Revenge of the Servers: Customers Who Got What Was Coming to Them

Illustration for article titled Revenge of the Servers: Customers Who Got What Was Coming to Them

Welcome back to Behind Closed Ovens, where we take a look at the best and strangest stories from inside the food industry. This week, we've got even more stories of servers' revenge against horrible customers and co-workers. As always, these are real stories from real readers.


Mike Rhaley:

"I was serving a party of seven, the staff of a local car dealership who were celebrating the retirement of one of their peers. It was a dreadfully quiet night, so they were my only table aside from a young couple on a first date.

My employer's had an automatic gratuity on tables of 8 or more, so the auto-sales revellers fell just shy. No worries though, or so I thought, because my rapport with them was superb, they were having a blast, and they absolutely loved the food. They had also managed to consume 1 bottle of Dom Perignon and 5 bottles of Chateau Margaux, so their bill was decidedly substantial. Even if they had only left me 10%, it would have still been a very good night for me, and I really needed it because I hadn't worked for the previous month due to a leg injury.

When it came time to pay the bill the General Manager of the dealership asked to speak to both me and my Manager. I was actually thrilled for this because based on how the night was going I was certain that the car guy was about to sing my praises to my boss. Well, he did lavish praise on both me personally and the restaurant, but his words of adoration were just the blow-softening preamble to the horrendous gist of his verbalization: he was philosophically opposed to tipping. He told me that I did an amazing job, but that it was my responsibility to eke out a life on my hourly wage — and as anyone who's ever worked in the restaurant industry knows, that means roughly $2.13/hour. Then he invited me to attend his church. This shit-storm of indignity reached its maximum at the end of my shift, when I ended up losing money on the night because I still had to tip-out on the sales for the car party that had left me $0.00.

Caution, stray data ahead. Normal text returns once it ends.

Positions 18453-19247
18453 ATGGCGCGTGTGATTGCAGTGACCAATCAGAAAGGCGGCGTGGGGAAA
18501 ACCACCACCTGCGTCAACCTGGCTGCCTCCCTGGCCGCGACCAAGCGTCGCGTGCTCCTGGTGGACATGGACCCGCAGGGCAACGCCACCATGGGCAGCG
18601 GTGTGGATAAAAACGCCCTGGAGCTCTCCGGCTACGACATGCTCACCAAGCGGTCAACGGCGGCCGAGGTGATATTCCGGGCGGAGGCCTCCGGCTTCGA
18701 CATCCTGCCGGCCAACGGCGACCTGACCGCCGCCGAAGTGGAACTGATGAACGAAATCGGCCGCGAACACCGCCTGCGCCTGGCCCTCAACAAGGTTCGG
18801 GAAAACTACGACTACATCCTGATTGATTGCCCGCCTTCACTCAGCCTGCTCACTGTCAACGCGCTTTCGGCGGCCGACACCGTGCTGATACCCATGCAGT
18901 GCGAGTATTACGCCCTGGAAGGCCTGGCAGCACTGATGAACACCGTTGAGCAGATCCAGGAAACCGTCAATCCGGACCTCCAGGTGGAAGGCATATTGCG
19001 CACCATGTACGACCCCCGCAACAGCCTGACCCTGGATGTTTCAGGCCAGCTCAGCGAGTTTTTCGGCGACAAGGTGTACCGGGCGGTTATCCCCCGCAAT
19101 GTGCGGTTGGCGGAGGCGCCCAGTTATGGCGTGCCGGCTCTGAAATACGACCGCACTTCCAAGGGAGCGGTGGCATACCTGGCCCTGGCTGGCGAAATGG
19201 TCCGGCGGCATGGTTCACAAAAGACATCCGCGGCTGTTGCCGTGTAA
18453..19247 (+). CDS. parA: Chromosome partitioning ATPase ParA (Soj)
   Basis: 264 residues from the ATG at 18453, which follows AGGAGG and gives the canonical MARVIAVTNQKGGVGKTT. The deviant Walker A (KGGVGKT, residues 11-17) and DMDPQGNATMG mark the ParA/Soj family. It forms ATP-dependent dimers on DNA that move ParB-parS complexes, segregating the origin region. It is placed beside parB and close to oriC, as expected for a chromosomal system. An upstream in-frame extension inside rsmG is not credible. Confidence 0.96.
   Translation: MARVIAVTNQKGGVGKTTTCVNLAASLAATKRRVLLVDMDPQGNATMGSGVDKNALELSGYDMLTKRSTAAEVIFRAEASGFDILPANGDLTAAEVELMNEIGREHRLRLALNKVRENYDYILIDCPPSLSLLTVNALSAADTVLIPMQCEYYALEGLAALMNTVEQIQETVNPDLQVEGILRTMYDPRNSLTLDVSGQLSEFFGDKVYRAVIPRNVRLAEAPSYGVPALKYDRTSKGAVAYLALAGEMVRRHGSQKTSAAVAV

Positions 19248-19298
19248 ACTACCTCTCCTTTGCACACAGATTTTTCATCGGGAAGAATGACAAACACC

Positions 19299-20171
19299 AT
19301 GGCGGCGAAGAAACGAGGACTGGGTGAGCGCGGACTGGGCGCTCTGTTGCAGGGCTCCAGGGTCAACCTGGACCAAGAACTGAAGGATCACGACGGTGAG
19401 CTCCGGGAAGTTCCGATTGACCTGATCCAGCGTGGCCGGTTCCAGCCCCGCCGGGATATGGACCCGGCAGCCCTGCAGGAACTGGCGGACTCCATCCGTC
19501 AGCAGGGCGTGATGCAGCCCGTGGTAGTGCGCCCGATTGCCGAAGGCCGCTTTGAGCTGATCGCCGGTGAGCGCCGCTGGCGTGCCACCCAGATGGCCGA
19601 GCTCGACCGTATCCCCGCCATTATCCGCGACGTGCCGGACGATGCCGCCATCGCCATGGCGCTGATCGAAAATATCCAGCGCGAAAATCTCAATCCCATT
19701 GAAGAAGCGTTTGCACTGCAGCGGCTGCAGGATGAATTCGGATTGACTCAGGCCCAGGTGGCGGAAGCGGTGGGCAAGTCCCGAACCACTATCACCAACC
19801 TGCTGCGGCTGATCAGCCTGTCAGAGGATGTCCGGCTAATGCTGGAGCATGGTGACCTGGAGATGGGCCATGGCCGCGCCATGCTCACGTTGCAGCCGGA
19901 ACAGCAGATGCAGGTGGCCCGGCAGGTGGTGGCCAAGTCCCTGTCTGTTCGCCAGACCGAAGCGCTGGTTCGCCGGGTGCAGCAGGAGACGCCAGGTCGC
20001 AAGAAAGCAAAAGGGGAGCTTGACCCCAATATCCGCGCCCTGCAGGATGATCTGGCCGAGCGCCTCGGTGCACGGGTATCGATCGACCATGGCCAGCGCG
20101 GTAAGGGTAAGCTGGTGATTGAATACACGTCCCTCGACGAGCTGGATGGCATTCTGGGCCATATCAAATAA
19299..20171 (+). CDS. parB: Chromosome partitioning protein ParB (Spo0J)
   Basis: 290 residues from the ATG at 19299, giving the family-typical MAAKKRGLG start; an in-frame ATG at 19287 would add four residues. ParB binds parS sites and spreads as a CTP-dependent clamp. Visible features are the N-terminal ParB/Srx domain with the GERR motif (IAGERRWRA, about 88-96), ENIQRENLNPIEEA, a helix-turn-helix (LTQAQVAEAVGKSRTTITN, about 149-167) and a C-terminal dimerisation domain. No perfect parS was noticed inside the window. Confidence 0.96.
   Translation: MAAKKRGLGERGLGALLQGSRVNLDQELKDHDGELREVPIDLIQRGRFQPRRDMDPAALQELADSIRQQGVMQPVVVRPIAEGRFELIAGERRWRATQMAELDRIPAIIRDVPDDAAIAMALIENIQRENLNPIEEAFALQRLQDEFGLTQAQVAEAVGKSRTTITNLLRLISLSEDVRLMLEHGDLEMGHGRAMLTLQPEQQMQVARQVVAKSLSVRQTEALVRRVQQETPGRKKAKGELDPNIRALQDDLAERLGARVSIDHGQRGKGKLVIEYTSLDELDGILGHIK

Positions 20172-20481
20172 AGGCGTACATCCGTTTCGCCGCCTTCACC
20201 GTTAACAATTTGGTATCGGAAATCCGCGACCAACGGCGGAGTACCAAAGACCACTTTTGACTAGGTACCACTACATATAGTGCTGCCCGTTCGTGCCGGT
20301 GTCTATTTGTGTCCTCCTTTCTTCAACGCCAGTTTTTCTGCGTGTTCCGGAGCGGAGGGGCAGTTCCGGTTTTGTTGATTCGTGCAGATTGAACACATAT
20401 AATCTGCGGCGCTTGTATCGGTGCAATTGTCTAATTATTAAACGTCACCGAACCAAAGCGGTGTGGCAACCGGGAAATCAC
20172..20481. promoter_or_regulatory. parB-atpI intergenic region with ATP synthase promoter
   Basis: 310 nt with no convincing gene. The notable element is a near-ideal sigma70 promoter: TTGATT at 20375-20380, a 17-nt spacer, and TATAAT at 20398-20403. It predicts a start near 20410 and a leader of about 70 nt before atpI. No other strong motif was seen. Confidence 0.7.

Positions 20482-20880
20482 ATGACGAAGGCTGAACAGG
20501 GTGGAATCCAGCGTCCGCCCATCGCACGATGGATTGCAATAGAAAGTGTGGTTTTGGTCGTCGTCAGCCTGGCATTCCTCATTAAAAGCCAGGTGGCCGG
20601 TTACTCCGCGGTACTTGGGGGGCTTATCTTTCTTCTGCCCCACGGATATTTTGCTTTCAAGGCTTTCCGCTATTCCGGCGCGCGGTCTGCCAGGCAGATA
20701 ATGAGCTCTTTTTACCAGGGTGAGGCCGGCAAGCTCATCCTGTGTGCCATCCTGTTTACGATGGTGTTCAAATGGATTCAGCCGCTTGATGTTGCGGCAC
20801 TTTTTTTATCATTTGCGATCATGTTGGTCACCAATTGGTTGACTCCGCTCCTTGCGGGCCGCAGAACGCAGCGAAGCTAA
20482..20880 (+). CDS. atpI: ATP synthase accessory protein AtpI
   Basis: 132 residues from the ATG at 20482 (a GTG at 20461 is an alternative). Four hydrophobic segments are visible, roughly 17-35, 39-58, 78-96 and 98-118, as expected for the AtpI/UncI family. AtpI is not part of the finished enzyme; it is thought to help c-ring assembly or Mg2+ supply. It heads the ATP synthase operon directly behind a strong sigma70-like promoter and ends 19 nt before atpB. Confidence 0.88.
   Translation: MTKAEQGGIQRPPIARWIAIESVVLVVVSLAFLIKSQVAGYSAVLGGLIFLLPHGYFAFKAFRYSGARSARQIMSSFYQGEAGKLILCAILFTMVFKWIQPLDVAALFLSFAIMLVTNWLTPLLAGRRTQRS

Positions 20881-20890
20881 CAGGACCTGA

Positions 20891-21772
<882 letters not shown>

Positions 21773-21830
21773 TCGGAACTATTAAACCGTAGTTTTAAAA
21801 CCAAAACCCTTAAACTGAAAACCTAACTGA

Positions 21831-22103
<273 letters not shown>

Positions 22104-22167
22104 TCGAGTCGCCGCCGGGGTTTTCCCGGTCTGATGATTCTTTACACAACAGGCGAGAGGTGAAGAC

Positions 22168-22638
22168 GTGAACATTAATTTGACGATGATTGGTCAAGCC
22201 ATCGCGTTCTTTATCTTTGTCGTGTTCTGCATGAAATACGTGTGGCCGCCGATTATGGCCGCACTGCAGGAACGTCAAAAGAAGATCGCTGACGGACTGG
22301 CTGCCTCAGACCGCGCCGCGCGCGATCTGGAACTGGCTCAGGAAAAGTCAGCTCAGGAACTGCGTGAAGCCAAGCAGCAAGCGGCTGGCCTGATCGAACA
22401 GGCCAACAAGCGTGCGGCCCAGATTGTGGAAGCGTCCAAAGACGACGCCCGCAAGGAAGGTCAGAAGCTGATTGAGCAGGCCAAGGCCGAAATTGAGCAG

It was as I was walking out the door with less money than I had upon arrival that the need for vengeance became self-evident. So I waited for a few months, until a time when I was confident that no one at the dealership would automatically recognize me. I sauntered in, then went through all the motions that you'd expect from someone with genuine interest in purchasing an automobile. I laid it on pretty thick, wanting them to believe that an easy sale was imminent.

When it came time to sit down and have the cost and financing chat I asked to speak to both the General Manager and the associate who had helped me. I was effusive in expressing gratitude towards both my super-spectacular sales agent and the awesome car that I was unbearably eager to buy. The General Manager and sales agent alike wore the self-satisfied grins of men being given handjobs by the invisible hand of the free-market itself — right up until I told them the following:

"Sweet! Thanks so much, guys! One last thing though...I couldn't be happier with my experience here today, and this car is just what I need, but I'm philosophically opposed to paying commission. You earn a base salary, and I see no reason why you can't get by on that. You understand, right?"

I then invited them to a non-existent talk by an imaginary evolutionary biologist before walking the fuck out.

Have you ever wondered what it sounds like when two capitalist-boners deflate in unison? Consider your curiosity satiated, because it sounds like angry Christians yelling while soft rock plays in the background."

Stacey Grenville:

"Several years ago, I worked as a bartender/waitress in a slightly upscale pub with a slightly upscale dining room/restaurant. One night, after the kitchen had closed (but the pub remained open) a wealthy-looking, very inebriated man in his fifties came in and demanded a steak dinner. The staff explained that the kitchen was sadly closed, and he would have to go elsewhere or settle for bar snacks. This was utterly unacceptable to him, and he began to get increasingly upset with staff insistence that we couldn't serve him food. I was never very good at being kind to a-holes, so I wandered off to find our most experienced and most customer service-oriented bartender to calm the dude down. All she had to offer was a slightly friendlier version of the same line we'd all had. Instead of admitting sad steak defeat and moving on with his life, he began grabbing bags of potato chips off a large display stand and throwing them at our prized bartender while belligerently shouting that someone needed to make him a steak.